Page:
The Southwestern Historical Quarterly, Volume 42, July 1938 - April, 1939 Page: 46
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Southwestern Historical Quarterly
Council was being conducted by the "lobby members" and the
office of governor had lost much of its importance. "I was also
well satisfied, that by intrigue and management . . . the gov-
ernor would be rendered as powerless as he would be useless," and
consequently the governor attempted to dissolve the Council.43
Smith expressed himself somewhat freely in a letter to W. G.
Hill, January 17, 1836, in which he went so far as to admit that
all of the "strong men of the country combined against me."
The mob have shifted their ground, and joined my council;
and instead of threats used means more persuasive, I mean
their money. My council became corrupt, and determined
on mischief. They have given me much trouble, with all
the strong men of the country combined against me. I found
they were determined to ruin the interest of the country.
And "Necessity compelled me to do what I have done, or give
up all. . . . A veto from me was useless, and instead of a veto
I sent them the Devil in the shape of an address," and then the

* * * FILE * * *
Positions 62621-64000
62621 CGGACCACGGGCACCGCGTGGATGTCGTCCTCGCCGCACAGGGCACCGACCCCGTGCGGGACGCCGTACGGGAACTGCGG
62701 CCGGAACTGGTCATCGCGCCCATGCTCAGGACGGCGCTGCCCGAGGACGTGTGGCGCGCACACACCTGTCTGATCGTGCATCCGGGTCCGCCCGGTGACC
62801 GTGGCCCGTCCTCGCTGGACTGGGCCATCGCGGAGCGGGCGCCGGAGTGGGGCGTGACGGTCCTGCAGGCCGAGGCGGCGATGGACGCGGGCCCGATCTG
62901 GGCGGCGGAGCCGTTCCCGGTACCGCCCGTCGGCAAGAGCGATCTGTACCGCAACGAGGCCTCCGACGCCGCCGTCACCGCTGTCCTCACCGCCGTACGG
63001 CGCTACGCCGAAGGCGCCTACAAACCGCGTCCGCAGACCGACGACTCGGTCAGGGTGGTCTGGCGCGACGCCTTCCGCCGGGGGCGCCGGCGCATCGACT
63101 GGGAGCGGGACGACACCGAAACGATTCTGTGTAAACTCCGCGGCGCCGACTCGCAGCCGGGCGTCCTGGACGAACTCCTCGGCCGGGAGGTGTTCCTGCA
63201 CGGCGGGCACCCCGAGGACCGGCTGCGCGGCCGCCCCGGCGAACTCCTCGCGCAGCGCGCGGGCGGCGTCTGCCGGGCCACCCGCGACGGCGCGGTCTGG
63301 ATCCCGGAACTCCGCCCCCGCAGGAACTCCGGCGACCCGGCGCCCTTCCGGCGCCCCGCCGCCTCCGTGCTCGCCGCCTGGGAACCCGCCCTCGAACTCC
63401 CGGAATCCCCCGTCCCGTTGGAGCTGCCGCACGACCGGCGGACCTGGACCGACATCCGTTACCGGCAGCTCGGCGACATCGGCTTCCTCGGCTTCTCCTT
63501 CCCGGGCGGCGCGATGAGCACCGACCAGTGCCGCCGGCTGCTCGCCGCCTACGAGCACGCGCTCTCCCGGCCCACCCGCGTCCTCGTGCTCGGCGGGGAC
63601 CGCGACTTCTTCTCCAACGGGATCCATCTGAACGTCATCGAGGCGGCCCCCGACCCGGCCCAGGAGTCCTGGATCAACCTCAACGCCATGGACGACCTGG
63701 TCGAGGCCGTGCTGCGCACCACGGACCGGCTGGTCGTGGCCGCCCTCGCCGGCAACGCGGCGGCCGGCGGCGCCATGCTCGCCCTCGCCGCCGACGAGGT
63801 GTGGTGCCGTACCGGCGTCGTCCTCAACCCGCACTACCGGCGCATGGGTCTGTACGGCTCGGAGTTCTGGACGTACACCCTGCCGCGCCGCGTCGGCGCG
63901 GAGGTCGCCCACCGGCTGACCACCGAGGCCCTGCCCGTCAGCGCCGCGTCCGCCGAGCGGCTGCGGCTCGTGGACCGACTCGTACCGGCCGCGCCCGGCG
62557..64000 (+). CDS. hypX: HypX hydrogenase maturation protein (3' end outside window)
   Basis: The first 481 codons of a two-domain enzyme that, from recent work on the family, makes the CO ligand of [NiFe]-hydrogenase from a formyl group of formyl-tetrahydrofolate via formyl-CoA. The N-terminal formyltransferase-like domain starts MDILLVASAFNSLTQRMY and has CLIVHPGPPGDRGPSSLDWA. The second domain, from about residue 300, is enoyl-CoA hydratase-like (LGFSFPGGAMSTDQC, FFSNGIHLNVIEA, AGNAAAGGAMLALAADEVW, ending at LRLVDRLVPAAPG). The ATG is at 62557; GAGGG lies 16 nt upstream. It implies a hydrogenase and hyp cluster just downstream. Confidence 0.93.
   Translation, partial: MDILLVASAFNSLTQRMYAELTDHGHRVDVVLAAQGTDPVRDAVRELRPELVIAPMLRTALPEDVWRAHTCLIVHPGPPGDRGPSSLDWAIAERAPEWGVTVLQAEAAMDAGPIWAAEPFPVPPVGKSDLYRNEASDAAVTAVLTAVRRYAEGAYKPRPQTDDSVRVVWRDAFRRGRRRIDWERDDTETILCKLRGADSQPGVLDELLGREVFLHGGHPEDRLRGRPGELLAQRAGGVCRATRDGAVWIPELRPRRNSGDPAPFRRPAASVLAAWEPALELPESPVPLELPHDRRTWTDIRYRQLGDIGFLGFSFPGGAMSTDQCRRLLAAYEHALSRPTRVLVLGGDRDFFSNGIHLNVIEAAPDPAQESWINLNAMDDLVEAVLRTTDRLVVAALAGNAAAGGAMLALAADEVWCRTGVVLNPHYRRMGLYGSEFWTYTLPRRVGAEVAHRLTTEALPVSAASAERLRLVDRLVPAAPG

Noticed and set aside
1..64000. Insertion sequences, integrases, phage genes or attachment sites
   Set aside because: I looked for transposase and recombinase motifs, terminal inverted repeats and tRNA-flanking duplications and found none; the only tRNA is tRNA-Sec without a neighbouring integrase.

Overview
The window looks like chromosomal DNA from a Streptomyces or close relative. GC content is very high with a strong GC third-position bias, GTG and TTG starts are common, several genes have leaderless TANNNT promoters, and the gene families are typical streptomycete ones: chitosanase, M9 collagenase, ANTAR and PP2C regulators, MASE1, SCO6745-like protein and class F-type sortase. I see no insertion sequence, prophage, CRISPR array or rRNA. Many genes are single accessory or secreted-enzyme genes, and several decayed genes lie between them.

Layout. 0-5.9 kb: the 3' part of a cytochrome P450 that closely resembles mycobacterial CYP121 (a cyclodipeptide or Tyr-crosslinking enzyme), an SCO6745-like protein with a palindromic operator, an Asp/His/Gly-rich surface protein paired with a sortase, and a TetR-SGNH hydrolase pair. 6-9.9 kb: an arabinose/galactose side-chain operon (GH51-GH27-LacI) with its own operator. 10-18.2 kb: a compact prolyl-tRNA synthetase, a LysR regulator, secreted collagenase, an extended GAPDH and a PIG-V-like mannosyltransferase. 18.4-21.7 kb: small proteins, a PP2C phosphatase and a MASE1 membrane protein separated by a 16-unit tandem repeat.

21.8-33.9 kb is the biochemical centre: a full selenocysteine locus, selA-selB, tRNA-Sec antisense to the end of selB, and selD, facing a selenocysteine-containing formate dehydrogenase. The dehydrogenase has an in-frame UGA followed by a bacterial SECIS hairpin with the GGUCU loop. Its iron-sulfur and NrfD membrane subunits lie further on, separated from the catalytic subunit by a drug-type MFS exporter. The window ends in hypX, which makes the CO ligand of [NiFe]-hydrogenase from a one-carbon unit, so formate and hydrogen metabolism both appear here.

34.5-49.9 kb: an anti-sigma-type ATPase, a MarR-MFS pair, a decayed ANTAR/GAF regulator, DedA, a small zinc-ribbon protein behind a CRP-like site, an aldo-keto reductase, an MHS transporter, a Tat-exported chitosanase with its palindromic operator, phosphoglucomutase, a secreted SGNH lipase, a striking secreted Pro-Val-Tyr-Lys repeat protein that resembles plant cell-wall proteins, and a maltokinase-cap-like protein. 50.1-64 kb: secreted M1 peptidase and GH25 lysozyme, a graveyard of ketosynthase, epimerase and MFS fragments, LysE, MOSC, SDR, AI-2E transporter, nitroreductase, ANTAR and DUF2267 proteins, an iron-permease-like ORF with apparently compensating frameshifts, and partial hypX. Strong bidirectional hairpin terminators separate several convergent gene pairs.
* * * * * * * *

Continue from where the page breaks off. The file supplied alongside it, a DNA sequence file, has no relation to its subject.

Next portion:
"damned corrupt Council" impeached him.44
Perhaps ten days before Smith wrote to Hill, he wrote a similar
letter to Major Ward. This letter was read by Fannin, who
reported to the Council:
I have seen a letter from His Excellency, Henry Smith,
Govr. of Texas to an officer commanding the Volunteers,
urging him and his men to attend particularly to the Elec-
tion-and to suspect and distrust all who were in any wise
opposed to their voting, and an immediate Declaration of
Independence. - All such were denounced in the bitterest
terms as traitors to the country-and your own honorable
body was declared a corrupt, unprincipled set of men, who
had sold themselves to the opposition, or Anti-Administration
men-The following is nearly, if not the precise language
used. "There is a deep laid plan to confuse me and my Govt.-
but I am aware of all their movements-and have anticipated
them-and will counteract them-The opposition are strong
and have money & means, and My Council are needy and cor-
rupt-They are engaged in it."
43Henry Smith, "Reminiscences of Henry Smith," in The Quarterly of the
Texas State Historical Association, XIV, 24-74. See particularly pp. 50,
51, 53, 60, 66.
44Smither, Lamar Papers, VI, 304.
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Texas State Historical Association. The Southwestern Historical Quarterly, Volume 42, July 1938 - April, 1939, periodical, 1939; Austin, Texas. (texashistory.unt.edu/ark:/67531/metapth101107/m1/54/: accessed October 21, 2017), University of North Texas Libraries, The Portal to Texas History, texashistory.unt.edu; crediting Texas State Historical Association.